I am African

Abiola Temitayo-Afolabi Written by Abiola Temitayo-Afolabi · 1 min read >

As a young girl, I loved the word Anglophile because of what it meant and I felt I fit into its connotation. I grew up noticing I was different. The average African person was very traditional and cultural and hold premium certain African beliefs that does not make sense to me. My environment was domineering. You were not allowed to have your views or hold contrary views to your parents. The space that I grew up in demands you to assign a respectful prefix to someone older than you by just a month or two. The parent dictates the course to study in the university and you dare not object to it. All these constraints made me feel like an Anglophile since I do not subscribe to their worldview even as a pre-teen.

As I grew older, I understood that my worldview is not necessarily anglophile but simply my interpretation of what should be. I read books and watch mostly American films so you could argue that I was a product of the western interference in my thought pattern. For instance, I used to love the fact that white kids tell their parents ‘don’t be silly, dad’. I do believe African parents, especially the father is often placed on a pedestal that destroys them. It is an unquestionable, infallible pedestal that belongs only to God and is embraced by dictators.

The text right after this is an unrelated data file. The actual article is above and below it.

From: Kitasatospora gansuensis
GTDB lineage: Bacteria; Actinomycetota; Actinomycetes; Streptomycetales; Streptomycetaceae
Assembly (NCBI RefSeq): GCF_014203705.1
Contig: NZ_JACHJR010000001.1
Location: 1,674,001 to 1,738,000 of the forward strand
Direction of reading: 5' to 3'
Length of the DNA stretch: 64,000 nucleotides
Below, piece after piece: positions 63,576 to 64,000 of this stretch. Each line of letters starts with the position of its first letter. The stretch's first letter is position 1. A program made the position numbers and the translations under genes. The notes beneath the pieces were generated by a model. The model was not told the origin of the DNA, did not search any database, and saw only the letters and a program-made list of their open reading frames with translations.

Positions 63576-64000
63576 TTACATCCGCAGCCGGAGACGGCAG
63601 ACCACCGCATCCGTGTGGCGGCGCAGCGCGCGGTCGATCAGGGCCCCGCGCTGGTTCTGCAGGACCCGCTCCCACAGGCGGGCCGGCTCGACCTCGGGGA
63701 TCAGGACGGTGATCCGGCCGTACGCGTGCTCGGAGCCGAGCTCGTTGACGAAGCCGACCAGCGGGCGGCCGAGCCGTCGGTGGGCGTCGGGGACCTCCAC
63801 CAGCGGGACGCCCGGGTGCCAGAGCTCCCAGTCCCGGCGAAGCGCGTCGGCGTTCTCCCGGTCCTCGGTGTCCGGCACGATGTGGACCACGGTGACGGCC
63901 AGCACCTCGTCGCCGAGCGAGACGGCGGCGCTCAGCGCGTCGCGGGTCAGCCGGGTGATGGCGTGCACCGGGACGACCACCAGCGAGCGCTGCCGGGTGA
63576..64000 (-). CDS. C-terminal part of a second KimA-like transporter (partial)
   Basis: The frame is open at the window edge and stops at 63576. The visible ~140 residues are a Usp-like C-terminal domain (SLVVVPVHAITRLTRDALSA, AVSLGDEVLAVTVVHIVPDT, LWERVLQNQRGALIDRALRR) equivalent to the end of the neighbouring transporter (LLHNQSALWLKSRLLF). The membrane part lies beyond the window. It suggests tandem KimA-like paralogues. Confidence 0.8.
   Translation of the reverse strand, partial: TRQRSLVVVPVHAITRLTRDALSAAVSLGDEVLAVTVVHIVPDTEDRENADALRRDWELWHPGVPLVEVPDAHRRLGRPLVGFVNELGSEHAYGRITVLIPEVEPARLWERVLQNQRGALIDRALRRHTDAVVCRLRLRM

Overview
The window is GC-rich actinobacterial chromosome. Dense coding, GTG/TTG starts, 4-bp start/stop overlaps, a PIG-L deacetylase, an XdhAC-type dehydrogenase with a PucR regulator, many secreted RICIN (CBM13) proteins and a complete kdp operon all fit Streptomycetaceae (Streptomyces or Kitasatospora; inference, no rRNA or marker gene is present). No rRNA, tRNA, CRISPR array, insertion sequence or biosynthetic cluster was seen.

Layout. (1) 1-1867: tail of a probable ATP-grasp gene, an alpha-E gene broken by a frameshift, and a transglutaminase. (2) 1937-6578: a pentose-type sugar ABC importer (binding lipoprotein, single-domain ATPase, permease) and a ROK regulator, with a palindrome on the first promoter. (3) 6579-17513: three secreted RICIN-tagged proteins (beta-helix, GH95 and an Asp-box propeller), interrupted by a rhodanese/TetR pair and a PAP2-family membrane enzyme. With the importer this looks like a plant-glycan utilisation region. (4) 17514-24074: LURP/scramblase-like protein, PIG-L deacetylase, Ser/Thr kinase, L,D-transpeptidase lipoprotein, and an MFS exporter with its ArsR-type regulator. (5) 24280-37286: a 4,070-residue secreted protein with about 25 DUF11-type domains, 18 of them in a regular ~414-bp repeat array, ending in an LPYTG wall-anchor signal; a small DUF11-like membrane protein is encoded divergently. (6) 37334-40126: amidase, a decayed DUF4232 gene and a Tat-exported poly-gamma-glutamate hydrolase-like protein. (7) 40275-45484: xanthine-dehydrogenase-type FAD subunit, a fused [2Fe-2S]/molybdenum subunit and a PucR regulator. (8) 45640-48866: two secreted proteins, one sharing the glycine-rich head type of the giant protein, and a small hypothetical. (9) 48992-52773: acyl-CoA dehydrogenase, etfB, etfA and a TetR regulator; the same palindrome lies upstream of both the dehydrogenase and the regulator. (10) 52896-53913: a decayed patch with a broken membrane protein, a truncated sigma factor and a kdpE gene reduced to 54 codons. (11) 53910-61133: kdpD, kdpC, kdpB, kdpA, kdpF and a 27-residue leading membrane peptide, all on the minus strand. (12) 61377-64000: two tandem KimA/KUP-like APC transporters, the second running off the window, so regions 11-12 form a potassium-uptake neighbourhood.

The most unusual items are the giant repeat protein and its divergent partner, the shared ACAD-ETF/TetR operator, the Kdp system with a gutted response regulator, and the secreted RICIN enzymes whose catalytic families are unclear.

As a 44-year-old lady now, I have come to embrace my Africanness. I am in no way Anglophile and I do not wish to be regarded as such. My worldview is influenced by my faith in Jesus Christ. I still don’t subscribe to many deeply cultural activities that have no scientific or logical rationale. The difference between my younger self and the older me is that I understand that I do not approve of those activities because they make no sense to me and those who practice them have not been able to provide a cogent reason why it should be done.

There is this practice whereby wedding guests or funeral guests are made to buy or pay for the fabric that will be worn for the occasion. The guests can make any style with it but they are made to pay for its actual market price but sometimes, it could cost higher. The profit margin is used by the couple or deceased family to buy a souvenir for the wedding guests. The souvenirs are presented as gifts but really, the guest did pay for the gift. Some couples will quarrel with you if you do not pay for uniform or aso ebi as it is popularly called.

This is where I defer, why should I be made to wear a certain fabric to your occasion? Why can’t I have the liberty to choose what I want to wear? Why will you quarrel with me if I choose not to buy the aso ebi? Why will you compel people to buy it to fit in? Some of the excuses that I have heard is, so we can look the same, so we can be happy, so the picture looks nice and so the couple can make some money for their event. You be the judge if those excuses make sense to you.


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One Reply to “I am African”

  1. You are indeed African, Abiola!
    I had a similar experience regarding the “aso ebi” but I took my stand and everyone has accepted me without taking offense knowing that my decision not to participate is not for lack of money but principle. I believe the paradigm is shifting and more youths are holding on to sound principles without disrespect to the “elders”.
    I love the write-up. Thanks for sharing your perspective.

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